One of the coolest things about the new Tesla Model S Plaid is its immensely powerful processing that can run AAA games like Cyberpunk 2077 in 60 fps. This gives a car, for the first time ever, PS5-level gaming capability. How is this possible? It turns out that there were some early clues (and salient details) provided a few weeks ago at Computex 2021.

At Computex 2021, AMD CEO Lisa Su revealed that the gaming capability in the new Tesla Model S and Model X will be powered by the AMD RDNA 2-based graphics processing unit (GPU). The supplier of the GPU behind the new Tesla Model S/X 10 teraflops of gaming power was unknown until AMD’s announcement.

According to the AMD CEO, there are two AMD processors in the new Model S and Model X cars. The AMD Accelerated Processing Unit (APU) runs the normal operations of Tesla’s Media Control Unit (MCU / infotainment system) — like maps, vehicle display renderings, camera displays, music, and other basic touchscreen functions.

As soon as the user starts gaming, the AMD RDNA 2 GPU kicks in to smoothly render next-gen games like the Witcher III Wild Hunt that Tesla has featured prominently in prior promotions.

Xbox X|S and Playstation 5 are also powered by the AMD RDNA 2 GPU architecture — this makes next-gen Tesla in-car entertainment on par with the latest gaming consoles. Such a radical shift for in-car entertainment was (quite likely) not anticipated by traditional automakers. This could serve as another distinct edge for Tesla moving forward.

According to the AMD RDNA 2 official webpage, “AMD RDNA 2 architecture is the foundation for next-generation PC gaming graphics, the PlayStation 5 and Xbox Series S and X consoles. The groundbreaking RDNA architecture was first introduced at E3 2019, and since then has continuously evolved to spearhead the next generation of high-performance gaming. It’s the DNA that powers your games, the DNA that brings your games to life, the DNA that keeps evolving.”

At Computex 2021, AMD CEO Lisu Su revealed, “You might be surprised to learn the next place you’ll find RDNA 2 graphics. It’s actually on the road, in the electric vehicle market, [inside] the new Tesla Model S and Model X. So we have an embedded Ryzen APU powering the infotainment system of both cars, as well as a discreet RDNA 2-based GPU that kicks in when running AAA games, providing up to 10 teraflops of computing power.”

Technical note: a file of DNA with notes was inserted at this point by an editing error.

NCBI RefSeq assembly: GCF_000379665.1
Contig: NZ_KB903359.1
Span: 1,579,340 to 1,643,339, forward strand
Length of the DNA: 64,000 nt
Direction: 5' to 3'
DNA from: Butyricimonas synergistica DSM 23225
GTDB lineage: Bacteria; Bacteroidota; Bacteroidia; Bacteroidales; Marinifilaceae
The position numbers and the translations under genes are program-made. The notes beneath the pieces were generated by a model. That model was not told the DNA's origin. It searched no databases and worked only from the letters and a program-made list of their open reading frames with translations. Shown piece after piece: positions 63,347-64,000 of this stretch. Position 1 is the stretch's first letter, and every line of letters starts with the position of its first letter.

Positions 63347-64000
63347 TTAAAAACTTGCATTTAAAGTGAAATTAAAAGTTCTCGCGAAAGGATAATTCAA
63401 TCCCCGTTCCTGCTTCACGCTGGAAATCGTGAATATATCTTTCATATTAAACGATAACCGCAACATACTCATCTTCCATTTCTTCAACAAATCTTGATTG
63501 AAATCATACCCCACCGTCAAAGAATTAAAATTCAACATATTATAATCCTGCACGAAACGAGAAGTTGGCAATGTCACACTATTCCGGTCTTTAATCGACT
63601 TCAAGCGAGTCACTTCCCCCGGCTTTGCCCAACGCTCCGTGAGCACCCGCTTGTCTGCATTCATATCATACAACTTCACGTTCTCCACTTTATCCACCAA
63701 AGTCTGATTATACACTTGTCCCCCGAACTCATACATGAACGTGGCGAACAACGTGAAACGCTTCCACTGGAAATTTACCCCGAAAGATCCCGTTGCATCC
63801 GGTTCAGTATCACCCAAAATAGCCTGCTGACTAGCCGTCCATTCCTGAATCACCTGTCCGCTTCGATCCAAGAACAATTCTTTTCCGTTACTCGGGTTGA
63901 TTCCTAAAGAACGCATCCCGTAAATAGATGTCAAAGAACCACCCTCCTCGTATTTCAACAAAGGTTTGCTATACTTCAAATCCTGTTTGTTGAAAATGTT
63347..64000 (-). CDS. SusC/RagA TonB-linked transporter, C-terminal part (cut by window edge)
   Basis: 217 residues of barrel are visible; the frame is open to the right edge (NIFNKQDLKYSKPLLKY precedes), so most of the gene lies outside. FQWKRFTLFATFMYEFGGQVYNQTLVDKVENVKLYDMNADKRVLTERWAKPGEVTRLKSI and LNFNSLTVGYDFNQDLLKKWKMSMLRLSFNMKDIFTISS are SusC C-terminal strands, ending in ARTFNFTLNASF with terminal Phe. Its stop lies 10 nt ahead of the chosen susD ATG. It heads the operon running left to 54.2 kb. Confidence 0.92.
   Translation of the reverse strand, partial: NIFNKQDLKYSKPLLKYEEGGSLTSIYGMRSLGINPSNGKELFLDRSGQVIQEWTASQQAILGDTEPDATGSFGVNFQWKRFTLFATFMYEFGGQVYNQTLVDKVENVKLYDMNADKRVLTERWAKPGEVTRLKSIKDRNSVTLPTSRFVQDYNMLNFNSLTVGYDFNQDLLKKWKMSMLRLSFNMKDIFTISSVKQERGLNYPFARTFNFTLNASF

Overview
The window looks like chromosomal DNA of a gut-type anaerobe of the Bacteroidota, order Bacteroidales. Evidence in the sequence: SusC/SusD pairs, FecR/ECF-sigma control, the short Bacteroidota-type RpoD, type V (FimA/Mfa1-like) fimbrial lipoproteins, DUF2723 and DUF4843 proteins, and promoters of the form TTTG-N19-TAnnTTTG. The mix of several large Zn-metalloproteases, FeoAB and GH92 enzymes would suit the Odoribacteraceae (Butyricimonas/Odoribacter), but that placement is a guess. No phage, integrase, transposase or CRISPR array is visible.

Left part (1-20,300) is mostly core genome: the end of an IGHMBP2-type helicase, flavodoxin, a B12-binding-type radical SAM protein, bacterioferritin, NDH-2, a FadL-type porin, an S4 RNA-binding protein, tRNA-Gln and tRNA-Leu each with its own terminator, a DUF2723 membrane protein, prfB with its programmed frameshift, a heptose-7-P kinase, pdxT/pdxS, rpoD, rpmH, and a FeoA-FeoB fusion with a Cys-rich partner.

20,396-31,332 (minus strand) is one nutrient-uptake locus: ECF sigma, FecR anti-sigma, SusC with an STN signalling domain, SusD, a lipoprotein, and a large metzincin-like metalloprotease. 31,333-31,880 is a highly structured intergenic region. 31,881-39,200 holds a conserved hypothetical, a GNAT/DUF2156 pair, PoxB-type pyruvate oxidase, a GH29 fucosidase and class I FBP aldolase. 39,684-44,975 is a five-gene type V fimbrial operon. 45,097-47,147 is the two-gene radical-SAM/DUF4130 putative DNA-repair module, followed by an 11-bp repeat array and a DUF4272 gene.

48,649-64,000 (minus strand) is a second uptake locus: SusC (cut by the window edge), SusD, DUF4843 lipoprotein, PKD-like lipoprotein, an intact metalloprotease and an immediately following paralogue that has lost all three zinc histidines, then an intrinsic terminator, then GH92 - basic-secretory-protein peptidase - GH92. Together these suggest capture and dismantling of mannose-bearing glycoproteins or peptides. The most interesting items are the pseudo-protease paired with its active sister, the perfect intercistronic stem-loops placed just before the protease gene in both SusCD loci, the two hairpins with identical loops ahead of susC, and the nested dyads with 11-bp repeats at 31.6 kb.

“We’re thrilled to be working with Tesla to bring the power of Ryzen and Radeon to their newest flagship cars and looking forward to giving gamers a great new platform for AAA gaming,” the AMD CEO said. I’m sure those who just took delivery of the first Model S Plaid vehicles will agree.

Top Video: AMD RDNA™ 2 Architecture (YouTube: AMD). Bottom Video: Presentation by AMD CEO Lisa Su at Computex 2021 (reveals Tesla GPU at 11:22 in the video) (YouTube: AMD).


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Source: https://cleantechnica.com/2021/06/15/inside-the-amd-rdna-2-gpu-that-allows-new-tesla-model-s-plaid-to-have-aaa-gaming-experience/

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U.S. Energy Department Announces Winners of Annual Collegiate Wind Competition

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The U.S. Department of Energy (DOE) joined universities and wind energy experts from across the country on Friday to announce the winners of the Collegiate Wind Competition. Over the course of the academic year, thirteen undergraduate teams designed, built, and tested model wind turbines, developed project plans, collaborated with industry experts, and engaged with their local communities — preparing them for careers in the growing wind and renewable energy workforce to support President Biden’s goal of net-zero carbon emissions by 2050.

“Wind energy is an essential part of our fight against the climate crisis, and that means one thing for talented and driven young people like these students: jobs, jobs, jobs,” said Secretary of Energy Jennifer M. Granholm. “With their help, I have no doubt that we’ll propel the wind industry to sky-high heights, and send a gust of growth from coast to coast that lifts every American community into a cleaner, healthier, more prosperous future.”